The English Nation; Or, A History of England in the Lives of Englishmen, Volume 2

George Godfrey Cunningham
A. Fullarton & Company, 1863

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Joseph Caryl 344 357 Thomas Carew
H P Cressey 344 358 Sir John Suckling 316 John Lightfoot 346 359 George Sandys
Isaac Barrow 350 360 William Cartwright
John Tombes 355 361 Robert Burton
William Lawes 457 378 Samuel Butler
Henry Lawes 457 379 Wilmot Earl of Rochester
Richard Crashaw 457 380 Sir Thomas Browne
John Bastwick 459 381 Izaak Walton
William Harvey M D
Inigo Jones 467 383 Thomas Otwav
John Selden 471 384 Edmund Waller
Sir K Digby 477 385 Nathaniel Lee
Abraham Cowley 482 386 Thomas Sydenham
Sir William Davenant 485 1 387 Robert Boyle
Robert Herrick 488 388 Dr Pocock
James Shirley 489 389 Elias Ashmole 374 Thomas Willis 490 390 Dr Busby
James Harrington 491 391 Dr Beaumont
Thomas Hobbes 494 392 John Aubrey
HISTORICAL INTRODUCTION 557 406 Henry Earl of Clarendon
Sir John Holt
POLITICAL SERIES 408 Sir Robert Atkyns
Queen Anne 667 409 William Dampier
George I 678 410 Sydney Godolphin
James Frederick E Stuart 685 411 James E of Derwent water
Richard Cromwell 693 412 Thomas Mar of Wharton
John Lord Berkeley 695 413 Charles Earl of Halifax
Henry Baron Capel 696 414 Lord Somers
Spencer E of Sunderland 697 415 Herbert Earl of Torrington
Viceadmiral Benbow 698 416 William Penn
Samuel Pepys 702 417 Talbot D of Shrewsbury
Henry Earl of Warrington 709 418 James Earl Stanhope 403 Sackville Earl of Dorset 711 419 Sir John Leake
Sir Cloudesley Shovell 712 420 James Craggs

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Página 384 - That very time I saw, but thou couldst not, Flying between the cold moon and the earth, Cupid all arm'd: a certain aim he took At a fair vestal, throned by the west; And loos'd his love-shaft smartly from his bow, As it should pierce a hundred thousand hearts: But I might see young Cupid's fiery shaft Quench 'd in the chaste beams of the watery moon, And the imperial votaress passed on, In maiden meditation, fancy-free.
Página 8 - Where there is much desire to learn, there of necessity will be much arguing, much writing, many opinions; for opinion in good men is but knowledge in the making.
Página 16 - Methinks I see in my mind a noble and puissant nation rousing herself like a strong man after sleep, and shaking her invincible locks: methinks I see her as an eagle mewing her mighty youth, and kindling her undazzled eyes at the full mid-day beam...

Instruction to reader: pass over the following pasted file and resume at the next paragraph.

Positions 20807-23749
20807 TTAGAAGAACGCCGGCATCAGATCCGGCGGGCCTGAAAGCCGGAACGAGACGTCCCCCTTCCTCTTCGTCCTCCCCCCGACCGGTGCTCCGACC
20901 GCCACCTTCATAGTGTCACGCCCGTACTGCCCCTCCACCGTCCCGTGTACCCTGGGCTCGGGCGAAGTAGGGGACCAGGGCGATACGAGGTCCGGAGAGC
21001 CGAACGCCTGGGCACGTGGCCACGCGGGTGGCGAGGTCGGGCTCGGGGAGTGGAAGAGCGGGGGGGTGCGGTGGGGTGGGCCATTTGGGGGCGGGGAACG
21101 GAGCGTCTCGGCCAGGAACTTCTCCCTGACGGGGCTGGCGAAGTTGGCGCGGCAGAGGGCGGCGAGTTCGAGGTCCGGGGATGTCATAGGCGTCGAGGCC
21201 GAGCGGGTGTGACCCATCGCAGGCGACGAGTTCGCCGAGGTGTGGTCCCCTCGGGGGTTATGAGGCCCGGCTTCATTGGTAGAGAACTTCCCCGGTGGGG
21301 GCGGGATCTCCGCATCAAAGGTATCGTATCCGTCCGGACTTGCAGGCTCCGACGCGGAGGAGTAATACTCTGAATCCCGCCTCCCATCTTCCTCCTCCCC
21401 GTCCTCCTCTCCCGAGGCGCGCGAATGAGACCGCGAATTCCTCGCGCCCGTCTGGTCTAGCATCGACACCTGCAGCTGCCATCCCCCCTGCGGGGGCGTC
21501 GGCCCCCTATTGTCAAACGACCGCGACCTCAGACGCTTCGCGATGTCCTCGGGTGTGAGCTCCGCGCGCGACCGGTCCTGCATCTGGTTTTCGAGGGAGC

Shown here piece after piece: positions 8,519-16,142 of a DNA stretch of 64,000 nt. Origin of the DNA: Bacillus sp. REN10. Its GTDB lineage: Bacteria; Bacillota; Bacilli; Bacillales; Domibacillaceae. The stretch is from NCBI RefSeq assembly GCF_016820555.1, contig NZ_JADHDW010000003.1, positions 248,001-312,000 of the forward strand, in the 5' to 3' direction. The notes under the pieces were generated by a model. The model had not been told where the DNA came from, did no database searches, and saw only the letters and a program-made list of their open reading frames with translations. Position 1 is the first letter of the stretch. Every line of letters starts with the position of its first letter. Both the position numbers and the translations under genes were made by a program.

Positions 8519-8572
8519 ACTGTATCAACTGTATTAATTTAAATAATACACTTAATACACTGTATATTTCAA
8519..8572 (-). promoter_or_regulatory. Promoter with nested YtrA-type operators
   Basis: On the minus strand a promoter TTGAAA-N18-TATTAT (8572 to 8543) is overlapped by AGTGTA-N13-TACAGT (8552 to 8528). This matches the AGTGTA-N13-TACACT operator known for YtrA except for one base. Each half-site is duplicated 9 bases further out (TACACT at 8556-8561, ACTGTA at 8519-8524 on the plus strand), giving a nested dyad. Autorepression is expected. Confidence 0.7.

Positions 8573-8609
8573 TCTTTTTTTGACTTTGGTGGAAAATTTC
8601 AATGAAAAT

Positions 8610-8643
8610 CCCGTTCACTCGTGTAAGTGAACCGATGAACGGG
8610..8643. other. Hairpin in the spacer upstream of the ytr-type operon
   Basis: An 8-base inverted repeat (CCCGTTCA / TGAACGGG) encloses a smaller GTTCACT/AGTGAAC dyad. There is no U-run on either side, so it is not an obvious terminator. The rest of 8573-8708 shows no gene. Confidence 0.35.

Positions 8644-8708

Página 375 - What things have we seen Done at the Mermaid! Heard words that have been So nimble and so full of subtle flame As if that every one from whence they came Had meant to put his whole wit in a jest, And had resolved to live a fool the rest Of his dull life.
Página 8 - ... be pens and heads there sitting by their studious lamps, musing, searching, revolving new notions and ideas wherewith to present as with their homage and their fealty the approaching reformation ; others as fast reading, trying all things, assenting to the force of reason and convincement. What could a man require more from a nation so pliant and so prone to seek after knowledge ? What wants there to such a towardly and pregnant soil, but wise and faithful labourers, to make a knowing people,...
Página 15 - ... the purest efficacy and extraction of that living intellect that bred them. I know they are as lively, and as vigorously productive as those fabulous dragon's teeth; and being sown up and down, may chance to spring up armed men.
Página 350 - I showed them others, that I might see whether They would condemn them, or them justify ; And some said, Let them live ; some, Let them die, Some said, John print it ; others said, Not so : Some said, It might do good ; others said, No.
Página 454 - The true genius is a mind of large general powers, accidentally determined to some particular direction.
Página 457 - Fulke Greville, servant to Queen Elizabeth, counsellor to King James, and friend to Sir Philip Sidney.
Página 691 - If the plaintiff has a right, he must of necessity have a means to vindicate and maintain it, and a remedy if he is injured in the exercise or enjoyment of it; and indeed it is a vain thing to imagine a right without a remedy; for want of right and want of remedy are reciprocal.

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